Read an Excerpt
Kieli, Vol. 4 (novel)Long Night Beside a Deep Pool
Yen PressISBN: 9780759529328
“ONCE UPON A TIME, A WITCH WAS IN A TOWN.”
Internally she heaved long, deep sighs, and quelled the periodic pounding of her heart. She mustn’t let anything show on her face. This was that sort of game.
“Nobody’s folding, are they?” asked the dealer, and she and the rest of the people surrounding the table shook their heads in silent agreement. “All right, let’s see them, then.”
Following the dealer’s command, they showed their hands one by one. Everyone else seemed fairly confident, yet not quite calm. She quickly surveyed their cards. A federation army flush, three of a kind (weapons dealers), two pairs (bishop’s staff and exile), and four of a kind (snipers). Sighs of dismay and victorious whistles filled the room.
“What about you, little lady?” asked the man to her right, the one who held four of a kind. If she held something worth less than four of a kind, he would win this hand.
She glanced at him out of the corner of her eye without betraying any expression on her face and then finally allowed herself to crack a small smile. As her opponents looked on doubtfully, she spread her own cards on the table.
One shepherd, then two… three… four…
Their eyes widened in shock as they stared at the cards. “Impossible,” breathed one of them. “Is she crazy?” breathed another.
The shepherd card was the weakest one in the deck, nothing better than a pain in the butt that weakened your hand further the more of them you had. However, when you collected five of them, it spelled revolution, and neatly flipped the value of all the cards in the game.
“I’ll be taking this, then.”
As she collected the money tossed in the center of the table, this time her internal sigh was one of relief.
Leaving the gambling parlor behind her, Kieli cut her way quickly through the crowd on the dark nighttime street without once looking back. When she turned at the first corner and entered a quiet little alley, she came to an abrupt stop. She took a big, slow breath and finally let herself sigh out loud without restraint, leaning against a cold concrete wall.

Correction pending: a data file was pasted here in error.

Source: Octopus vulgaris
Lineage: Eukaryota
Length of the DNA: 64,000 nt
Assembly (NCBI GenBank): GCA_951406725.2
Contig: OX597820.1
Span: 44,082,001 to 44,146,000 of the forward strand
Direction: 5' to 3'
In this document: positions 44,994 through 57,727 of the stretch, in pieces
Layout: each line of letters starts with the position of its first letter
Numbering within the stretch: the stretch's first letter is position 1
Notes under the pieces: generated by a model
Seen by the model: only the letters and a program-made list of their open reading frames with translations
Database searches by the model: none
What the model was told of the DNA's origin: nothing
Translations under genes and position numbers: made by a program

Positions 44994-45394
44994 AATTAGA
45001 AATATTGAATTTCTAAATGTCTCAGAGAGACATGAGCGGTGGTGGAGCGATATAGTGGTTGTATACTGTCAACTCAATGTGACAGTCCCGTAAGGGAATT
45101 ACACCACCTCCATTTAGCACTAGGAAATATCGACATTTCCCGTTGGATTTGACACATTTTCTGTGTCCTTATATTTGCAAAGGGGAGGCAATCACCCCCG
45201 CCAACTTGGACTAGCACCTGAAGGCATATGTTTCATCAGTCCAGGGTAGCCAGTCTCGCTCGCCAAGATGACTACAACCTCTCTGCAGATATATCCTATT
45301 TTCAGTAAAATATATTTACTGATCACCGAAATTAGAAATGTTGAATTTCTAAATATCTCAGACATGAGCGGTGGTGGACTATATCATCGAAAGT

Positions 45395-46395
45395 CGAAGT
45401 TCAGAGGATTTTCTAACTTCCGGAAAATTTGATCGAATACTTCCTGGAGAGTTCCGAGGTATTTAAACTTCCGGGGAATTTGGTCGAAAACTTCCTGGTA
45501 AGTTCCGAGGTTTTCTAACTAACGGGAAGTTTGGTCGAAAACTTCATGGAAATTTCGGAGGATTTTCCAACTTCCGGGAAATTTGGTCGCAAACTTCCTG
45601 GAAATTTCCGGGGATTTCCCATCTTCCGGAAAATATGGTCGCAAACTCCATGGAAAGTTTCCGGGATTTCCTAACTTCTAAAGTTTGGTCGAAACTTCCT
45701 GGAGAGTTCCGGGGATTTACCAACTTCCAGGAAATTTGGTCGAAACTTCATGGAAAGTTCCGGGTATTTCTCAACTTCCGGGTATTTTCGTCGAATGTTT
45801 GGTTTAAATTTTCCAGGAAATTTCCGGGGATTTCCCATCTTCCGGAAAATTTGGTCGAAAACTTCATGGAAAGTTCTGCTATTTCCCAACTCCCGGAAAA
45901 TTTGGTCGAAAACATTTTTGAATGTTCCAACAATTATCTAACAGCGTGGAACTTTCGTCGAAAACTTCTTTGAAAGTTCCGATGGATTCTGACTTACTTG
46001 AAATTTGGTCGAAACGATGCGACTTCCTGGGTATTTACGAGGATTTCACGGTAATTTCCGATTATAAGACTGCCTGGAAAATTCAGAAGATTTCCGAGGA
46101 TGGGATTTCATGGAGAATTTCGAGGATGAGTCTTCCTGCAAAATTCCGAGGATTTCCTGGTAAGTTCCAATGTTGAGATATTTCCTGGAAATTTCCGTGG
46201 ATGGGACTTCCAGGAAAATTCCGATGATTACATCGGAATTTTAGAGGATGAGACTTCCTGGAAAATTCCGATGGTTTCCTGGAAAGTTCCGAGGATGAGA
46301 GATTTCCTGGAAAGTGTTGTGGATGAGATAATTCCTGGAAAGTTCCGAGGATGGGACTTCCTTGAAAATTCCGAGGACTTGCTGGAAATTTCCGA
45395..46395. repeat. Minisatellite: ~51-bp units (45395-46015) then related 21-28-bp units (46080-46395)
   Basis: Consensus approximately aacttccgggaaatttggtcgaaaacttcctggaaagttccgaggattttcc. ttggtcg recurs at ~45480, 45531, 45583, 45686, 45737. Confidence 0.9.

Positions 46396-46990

“I did it…”
She’d been nervous, imagining that maybe nobody would play with her because they’d all think she was just a kid, or that if she won, a bunch of scary-looking people would block her from going home, but fortunately, she’d managed to escape with her life and a decent amount of money.
Kieli heard an impressed male voice coming from below her chin. “Wow, you sure surprised me. I never guessed you had a talent for cards.” When she looked down, the same little old radio as always was hanging from its cord around her neck.
“I’ve got a ways to go yet.”
She wasn’t being modest or anything; the person who’d greatly influenced Kieli in the realm of cards was much better at it, and had a much more perfect poker face… though every once in a very long while, he also chose the strangest moments to make silly mistakes.
… I did it, she told herself again, a little proudly. But then she almost immediately felt empty.
“Okay, let’s meet up with Beatrix.” Kieli forcibly shook off the mood and lightly pushed herself off the wall.
“Where is that woman, anyway?”
“She said she had some kind of ‘preparations,’ ” the girl replied, heading back to the large street from which she’d come.
“Oh, there you are,” came a voice from the corner, around which someone’s face was peeking out.
Kieli gulped and stood still, wondering if he’d overheard her conversation with the radio.
“Ah, I’m glad I caught up with you.”
She dimly remembered the face of the man casually walking into the alley toward her. He was young, apparently a traveler, and had been at the same table as her in the gambling parlor.
“I mean, I’d been wanting to talk to you, but you left so fast.”
“Did you want something…?” she asked, looking up at him with her head down and taking half a step back. The man raised both arms above his head in a dramatic gesture of surrender.
“Hey, now, you don’t have to look so scared. I just wondered if you’d go to dinner with me, that’s—” Suddenly he broke off, eyes widening in surprise. “Wait, are you by any chance really young? How old are you?”
“… I’m sixteen,” Kieli answered stiffly. Boy, this guy’s cheeky.